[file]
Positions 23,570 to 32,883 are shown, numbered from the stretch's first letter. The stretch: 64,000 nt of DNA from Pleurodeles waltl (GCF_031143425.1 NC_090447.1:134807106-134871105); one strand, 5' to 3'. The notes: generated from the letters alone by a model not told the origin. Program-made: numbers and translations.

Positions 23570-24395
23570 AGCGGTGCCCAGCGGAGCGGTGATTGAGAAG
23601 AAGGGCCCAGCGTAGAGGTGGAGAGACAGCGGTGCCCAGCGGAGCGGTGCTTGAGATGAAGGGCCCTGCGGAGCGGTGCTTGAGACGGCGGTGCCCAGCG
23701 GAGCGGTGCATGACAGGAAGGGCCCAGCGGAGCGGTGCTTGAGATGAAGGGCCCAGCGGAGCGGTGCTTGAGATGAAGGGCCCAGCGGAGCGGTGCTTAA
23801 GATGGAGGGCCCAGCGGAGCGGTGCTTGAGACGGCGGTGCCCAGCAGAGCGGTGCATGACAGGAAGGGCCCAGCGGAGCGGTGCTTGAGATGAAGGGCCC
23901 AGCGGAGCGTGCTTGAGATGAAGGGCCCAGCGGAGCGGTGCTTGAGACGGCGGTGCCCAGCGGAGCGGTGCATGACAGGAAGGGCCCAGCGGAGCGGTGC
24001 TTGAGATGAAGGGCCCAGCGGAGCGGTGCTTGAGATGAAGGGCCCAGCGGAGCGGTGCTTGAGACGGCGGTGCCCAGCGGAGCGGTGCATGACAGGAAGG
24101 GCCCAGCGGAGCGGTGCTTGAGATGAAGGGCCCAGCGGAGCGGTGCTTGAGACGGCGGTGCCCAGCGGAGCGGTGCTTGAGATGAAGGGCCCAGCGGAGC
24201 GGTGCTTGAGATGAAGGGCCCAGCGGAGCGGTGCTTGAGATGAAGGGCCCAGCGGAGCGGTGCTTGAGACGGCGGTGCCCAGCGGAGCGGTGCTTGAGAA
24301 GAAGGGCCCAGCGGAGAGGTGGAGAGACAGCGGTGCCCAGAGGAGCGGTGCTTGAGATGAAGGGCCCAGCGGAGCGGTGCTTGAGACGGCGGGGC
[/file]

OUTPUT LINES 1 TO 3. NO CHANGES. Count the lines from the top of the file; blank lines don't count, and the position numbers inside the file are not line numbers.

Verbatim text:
Positions 23,570 to 32,883 are shown, numbered from the stretch's first letter. The stretch: 64,000 nt of DNA from Pleurodeles waltl (GCF_031143425.1 NC_090447.1:134807106-134871105); one strand, 5' to 3'. The notes: generated from the letters alone by a model not told the origin. Program-made: numbers and translations.

Positions 23570-24395
23570 AGCGGTGCCCAGCGGAGCGGTGATTGAGAAG